The vdim maximum ratings are 6v. The normal (typical) is 5v. You can go from 0 to 5 volts on this pin with no problems. But you dont need since 2.5v will be 100% of brightness. (Iout=(0.1xVdim)/(2.5xR)).

    When you use a PWM the frequency should be greater than 100hz to not have flicker.

    Best regards,

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  • sgwd0 Monday, November 26, 2012 8:31 AM Reply
    hi, you can tell me wich arduino controller you use, in dx, thanks
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  • MJdub Monday, November 26, 2012 12:13 PM Reply
    @sgwd0 I used an Arduino Duemilanove, which I did not buy from DX but there are many Arduino-compatible boards/products on DX. sku.118078 is basically the same as what I used. sku.81877 is the same cost but much more compact, and just as easy to work with other than the lack of female headers and a power socket. I only used the Arduino to run some very simple code which generated a PWM signal -- any microcontroller that can generate PWM would have worked fine.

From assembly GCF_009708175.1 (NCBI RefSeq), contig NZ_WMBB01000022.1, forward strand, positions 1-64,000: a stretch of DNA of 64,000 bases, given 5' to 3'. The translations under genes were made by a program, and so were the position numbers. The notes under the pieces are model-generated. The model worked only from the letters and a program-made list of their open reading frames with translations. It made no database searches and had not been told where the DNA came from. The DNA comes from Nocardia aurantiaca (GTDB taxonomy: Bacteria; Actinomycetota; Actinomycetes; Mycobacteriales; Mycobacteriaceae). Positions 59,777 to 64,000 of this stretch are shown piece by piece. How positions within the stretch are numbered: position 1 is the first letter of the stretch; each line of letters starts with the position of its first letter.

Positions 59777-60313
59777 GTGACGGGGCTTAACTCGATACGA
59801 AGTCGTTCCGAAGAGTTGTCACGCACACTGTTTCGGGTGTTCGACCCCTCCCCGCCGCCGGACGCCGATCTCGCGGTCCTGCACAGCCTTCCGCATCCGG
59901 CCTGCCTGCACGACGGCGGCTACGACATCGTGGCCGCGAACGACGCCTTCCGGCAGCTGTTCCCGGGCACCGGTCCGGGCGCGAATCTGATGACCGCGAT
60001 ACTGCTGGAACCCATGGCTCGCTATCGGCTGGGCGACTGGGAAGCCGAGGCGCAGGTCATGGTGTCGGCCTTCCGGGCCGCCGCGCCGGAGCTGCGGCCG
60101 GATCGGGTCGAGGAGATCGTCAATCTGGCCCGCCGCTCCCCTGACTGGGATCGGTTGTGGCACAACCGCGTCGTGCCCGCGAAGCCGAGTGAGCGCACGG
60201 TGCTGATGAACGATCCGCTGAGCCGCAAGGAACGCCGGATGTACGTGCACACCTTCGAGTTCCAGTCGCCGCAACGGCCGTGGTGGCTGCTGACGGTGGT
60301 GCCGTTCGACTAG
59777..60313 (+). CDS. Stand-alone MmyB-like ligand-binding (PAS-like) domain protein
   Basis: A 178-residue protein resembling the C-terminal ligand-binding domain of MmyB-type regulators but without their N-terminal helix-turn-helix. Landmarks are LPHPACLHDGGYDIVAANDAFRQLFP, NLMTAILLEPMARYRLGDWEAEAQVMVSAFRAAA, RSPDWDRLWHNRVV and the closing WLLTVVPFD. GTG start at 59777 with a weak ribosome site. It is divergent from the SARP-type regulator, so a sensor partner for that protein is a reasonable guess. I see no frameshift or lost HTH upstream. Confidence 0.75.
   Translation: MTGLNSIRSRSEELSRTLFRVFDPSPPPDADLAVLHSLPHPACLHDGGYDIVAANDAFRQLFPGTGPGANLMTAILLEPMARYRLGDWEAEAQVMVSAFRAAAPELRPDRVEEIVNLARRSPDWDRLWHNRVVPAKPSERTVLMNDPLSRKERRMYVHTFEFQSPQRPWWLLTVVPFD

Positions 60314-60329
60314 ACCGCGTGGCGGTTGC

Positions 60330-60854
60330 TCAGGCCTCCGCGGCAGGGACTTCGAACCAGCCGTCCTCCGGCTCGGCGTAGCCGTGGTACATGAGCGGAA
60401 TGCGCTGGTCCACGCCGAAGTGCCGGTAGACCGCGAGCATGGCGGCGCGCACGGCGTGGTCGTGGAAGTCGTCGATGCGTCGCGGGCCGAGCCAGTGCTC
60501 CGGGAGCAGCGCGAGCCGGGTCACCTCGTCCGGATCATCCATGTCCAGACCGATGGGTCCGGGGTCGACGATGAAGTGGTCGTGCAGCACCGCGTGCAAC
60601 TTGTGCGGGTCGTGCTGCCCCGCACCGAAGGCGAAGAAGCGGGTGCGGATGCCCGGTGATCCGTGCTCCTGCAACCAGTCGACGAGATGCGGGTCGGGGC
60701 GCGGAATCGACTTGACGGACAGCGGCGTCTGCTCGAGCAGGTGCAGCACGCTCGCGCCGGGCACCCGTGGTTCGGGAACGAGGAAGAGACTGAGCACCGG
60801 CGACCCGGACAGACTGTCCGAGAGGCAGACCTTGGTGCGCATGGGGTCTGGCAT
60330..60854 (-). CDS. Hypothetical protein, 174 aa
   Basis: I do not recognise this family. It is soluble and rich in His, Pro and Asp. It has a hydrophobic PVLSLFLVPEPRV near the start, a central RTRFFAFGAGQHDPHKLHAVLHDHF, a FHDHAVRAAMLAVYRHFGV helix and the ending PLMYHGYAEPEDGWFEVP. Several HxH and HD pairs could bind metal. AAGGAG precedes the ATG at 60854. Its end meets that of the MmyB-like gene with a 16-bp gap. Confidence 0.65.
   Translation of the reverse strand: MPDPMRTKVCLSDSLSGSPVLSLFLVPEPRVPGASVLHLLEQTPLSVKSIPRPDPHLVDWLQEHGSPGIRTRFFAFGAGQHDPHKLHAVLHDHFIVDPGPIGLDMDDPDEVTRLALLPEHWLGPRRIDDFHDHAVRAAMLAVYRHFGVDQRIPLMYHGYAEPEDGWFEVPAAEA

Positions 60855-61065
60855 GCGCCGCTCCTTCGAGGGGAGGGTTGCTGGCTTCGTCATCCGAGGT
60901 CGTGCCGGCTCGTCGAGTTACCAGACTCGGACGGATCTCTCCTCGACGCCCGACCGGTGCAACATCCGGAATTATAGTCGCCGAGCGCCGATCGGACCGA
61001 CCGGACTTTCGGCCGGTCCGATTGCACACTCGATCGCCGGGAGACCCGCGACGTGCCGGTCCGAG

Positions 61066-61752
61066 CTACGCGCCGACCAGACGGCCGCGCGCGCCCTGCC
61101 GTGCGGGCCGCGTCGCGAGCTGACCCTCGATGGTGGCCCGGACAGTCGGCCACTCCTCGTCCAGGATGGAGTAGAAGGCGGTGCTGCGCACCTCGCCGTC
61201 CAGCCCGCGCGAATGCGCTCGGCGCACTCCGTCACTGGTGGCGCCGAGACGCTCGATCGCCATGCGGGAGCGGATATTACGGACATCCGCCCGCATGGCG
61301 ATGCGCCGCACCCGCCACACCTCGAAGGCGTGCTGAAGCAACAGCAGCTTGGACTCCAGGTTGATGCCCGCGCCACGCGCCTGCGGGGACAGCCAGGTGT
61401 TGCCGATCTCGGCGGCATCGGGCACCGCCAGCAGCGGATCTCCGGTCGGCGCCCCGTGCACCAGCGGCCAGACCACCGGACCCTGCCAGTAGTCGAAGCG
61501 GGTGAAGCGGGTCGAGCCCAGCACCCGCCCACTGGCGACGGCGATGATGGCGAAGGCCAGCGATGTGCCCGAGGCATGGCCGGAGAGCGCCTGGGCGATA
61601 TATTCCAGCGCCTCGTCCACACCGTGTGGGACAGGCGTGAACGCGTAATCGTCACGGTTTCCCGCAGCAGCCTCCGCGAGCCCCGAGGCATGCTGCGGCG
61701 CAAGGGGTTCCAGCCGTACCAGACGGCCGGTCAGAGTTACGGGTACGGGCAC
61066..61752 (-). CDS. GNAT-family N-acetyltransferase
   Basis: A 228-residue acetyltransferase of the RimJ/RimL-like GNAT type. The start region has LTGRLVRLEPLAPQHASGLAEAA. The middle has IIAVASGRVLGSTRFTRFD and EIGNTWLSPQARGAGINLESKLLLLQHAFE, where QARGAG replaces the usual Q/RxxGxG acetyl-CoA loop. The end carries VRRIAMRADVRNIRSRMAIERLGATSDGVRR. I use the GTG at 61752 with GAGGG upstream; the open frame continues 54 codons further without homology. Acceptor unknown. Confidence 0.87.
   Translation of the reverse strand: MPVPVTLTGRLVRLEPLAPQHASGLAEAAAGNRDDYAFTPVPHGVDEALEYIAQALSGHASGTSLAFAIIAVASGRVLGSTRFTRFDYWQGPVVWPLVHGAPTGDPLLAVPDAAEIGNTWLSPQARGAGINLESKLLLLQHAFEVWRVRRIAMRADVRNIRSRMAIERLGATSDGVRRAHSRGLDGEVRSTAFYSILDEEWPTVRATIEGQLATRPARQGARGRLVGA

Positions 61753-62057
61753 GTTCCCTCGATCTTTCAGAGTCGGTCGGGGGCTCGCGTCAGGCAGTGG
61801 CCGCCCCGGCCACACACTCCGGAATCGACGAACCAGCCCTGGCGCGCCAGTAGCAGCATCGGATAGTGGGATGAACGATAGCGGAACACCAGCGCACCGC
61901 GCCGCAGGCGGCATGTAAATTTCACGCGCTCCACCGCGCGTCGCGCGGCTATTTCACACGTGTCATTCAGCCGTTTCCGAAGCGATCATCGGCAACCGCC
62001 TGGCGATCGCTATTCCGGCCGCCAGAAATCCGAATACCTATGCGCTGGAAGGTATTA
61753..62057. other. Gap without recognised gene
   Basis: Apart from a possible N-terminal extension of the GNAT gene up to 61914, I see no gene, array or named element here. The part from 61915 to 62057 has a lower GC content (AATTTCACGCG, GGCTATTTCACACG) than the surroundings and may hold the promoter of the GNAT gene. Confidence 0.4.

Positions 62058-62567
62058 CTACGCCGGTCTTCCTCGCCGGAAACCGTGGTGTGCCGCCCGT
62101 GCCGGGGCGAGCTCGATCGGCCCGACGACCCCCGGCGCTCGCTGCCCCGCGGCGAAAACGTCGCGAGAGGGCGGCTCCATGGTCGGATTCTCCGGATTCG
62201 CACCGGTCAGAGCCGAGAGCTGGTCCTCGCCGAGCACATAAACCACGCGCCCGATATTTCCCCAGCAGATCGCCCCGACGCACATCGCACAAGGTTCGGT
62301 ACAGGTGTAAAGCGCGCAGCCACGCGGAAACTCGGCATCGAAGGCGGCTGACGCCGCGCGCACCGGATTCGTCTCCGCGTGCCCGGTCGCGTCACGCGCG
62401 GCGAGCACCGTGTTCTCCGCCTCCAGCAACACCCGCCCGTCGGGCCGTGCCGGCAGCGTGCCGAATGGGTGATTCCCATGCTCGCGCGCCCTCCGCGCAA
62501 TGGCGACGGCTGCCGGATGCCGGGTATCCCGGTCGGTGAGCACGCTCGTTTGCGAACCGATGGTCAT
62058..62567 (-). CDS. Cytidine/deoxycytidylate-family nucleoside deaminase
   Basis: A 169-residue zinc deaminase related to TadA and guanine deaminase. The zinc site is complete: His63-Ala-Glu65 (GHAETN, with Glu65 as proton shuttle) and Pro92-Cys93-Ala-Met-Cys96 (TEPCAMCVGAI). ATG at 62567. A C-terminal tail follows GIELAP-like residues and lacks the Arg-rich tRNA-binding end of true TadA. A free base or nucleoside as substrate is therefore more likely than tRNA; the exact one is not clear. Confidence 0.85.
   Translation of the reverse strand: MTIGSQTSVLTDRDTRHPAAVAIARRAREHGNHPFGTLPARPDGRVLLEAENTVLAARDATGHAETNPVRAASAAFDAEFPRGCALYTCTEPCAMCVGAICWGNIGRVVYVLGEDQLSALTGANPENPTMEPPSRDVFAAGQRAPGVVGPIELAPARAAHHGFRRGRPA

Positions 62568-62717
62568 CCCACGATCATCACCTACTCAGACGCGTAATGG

@mathiaszug It could have been that the trimpots I was using and/or poor connections to the breadboard were keeping it from shorting completely to ground. I was getting much better results with a PWM signal though. It seemed like with the pot it could dim smoothly, however wouldn't shut all the way off. I didn't figure out until later to add pulldown resistors, which would have helped if this were the issue. With pulldown resistors and better/properly-connected pots I may have gotten the results I was looking for.

    Edit: Just realized that post is a year old ... oops!
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    post edited by MJdub on 11/26/2012 at 12:14 PM